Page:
In 1994, after completion of four years’ renovation works, a new stage in the history of the palace began – it became the official seat of the President of the Republic of Poland and has been named the Presidential Palace ever since.

The turn of the 20th and the 21st centuries was marked by important events for our history in the calendar of the palace. It was here that the President of the Republic of Poland signed the Constitution of the Republic of Poland (1997) and ratified the Treaty of Poland’s accession to NATO (1999) and EU (2003).

During its long history the palace was rebuilt and renovated many times as it currently is. In April 2011 the staircase was renovated. Also commemorative plaques were unveiled on the facade of the palace. In February 2010, exactly at the 192nd anniversary of Frederic Chopin’ s first public concert, which took place in the palace, a plaque commemorating that event was unveiled.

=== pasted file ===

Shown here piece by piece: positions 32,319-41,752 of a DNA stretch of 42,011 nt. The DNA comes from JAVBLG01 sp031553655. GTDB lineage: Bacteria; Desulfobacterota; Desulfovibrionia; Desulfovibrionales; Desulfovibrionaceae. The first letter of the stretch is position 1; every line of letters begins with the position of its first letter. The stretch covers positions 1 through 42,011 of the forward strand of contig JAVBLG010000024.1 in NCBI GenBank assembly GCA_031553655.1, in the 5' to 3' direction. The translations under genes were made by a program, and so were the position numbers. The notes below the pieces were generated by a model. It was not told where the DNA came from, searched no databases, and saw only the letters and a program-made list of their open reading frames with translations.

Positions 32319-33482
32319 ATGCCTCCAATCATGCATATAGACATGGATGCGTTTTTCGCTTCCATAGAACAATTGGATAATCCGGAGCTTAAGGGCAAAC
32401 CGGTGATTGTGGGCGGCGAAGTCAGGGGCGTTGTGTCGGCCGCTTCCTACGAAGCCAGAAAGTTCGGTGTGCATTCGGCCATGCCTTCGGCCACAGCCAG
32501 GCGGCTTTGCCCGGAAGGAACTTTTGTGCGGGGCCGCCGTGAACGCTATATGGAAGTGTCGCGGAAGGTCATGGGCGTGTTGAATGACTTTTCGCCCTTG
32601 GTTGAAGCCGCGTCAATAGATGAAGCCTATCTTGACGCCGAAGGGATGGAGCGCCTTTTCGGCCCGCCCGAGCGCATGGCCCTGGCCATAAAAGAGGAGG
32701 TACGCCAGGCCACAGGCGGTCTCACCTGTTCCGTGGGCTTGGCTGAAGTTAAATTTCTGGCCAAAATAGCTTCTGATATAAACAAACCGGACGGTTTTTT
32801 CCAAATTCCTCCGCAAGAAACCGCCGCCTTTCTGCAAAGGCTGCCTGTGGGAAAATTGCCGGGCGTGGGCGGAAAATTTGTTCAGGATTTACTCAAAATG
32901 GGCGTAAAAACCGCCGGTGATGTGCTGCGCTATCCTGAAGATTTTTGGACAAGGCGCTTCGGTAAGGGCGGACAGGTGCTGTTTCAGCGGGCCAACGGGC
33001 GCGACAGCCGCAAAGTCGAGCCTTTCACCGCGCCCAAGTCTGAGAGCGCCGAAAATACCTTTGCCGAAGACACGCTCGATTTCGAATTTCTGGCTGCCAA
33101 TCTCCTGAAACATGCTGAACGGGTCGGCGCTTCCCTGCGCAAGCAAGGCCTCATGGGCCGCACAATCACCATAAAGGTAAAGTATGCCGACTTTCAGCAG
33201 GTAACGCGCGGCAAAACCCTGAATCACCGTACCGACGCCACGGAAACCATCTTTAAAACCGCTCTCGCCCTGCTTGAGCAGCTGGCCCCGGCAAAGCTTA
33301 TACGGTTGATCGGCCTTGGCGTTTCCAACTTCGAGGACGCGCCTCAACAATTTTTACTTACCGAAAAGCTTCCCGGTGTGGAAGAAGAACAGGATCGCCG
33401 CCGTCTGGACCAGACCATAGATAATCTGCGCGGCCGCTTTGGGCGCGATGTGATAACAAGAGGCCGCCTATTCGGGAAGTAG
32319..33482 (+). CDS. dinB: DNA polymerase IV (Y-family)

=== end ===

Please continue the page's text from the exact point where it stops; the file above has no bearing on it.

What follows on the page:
In August 2010 a plaque commemorating the victims of the plane catastrophe near Smolensk, including the presidential couple Maria and Lech Kaczyński, was unveiled on the wall of the southern wing of the palace, on the side of Krakowskie Przedmieście, near the place where a cross was placed in the days of the mourning.

In September 2010 the President of the Republic of Poland, Bronisław Komorowski unveiled a plaque at the chapel commemorating all persons connected with the presidential office both from the Chancellery of the President and from the National Security Bureau who died in the catastrophe near Smolensk. On the first anniversary of the Smolensk catastrophe a plaque was unveiled in the palace chapel commemorating priest Roman Indrzejczyk, the chaplain of President Lech Kaczyński, who died tragically at the Smolensk catastrophe.

Description of rooms:

The Main Hall

The Main Hall is relatively modestly furnished. A marble fireplace, a baroque Gdańsk-style wardrobe and January Suchodolski’s painting entitled “The Death of Cyprian Godebski at Raszyn” constitute its main decorations. At the Main Hall guests are welcomed in the name of the President of the Republic of Poland. Only heads of states are welcomed by the President in person.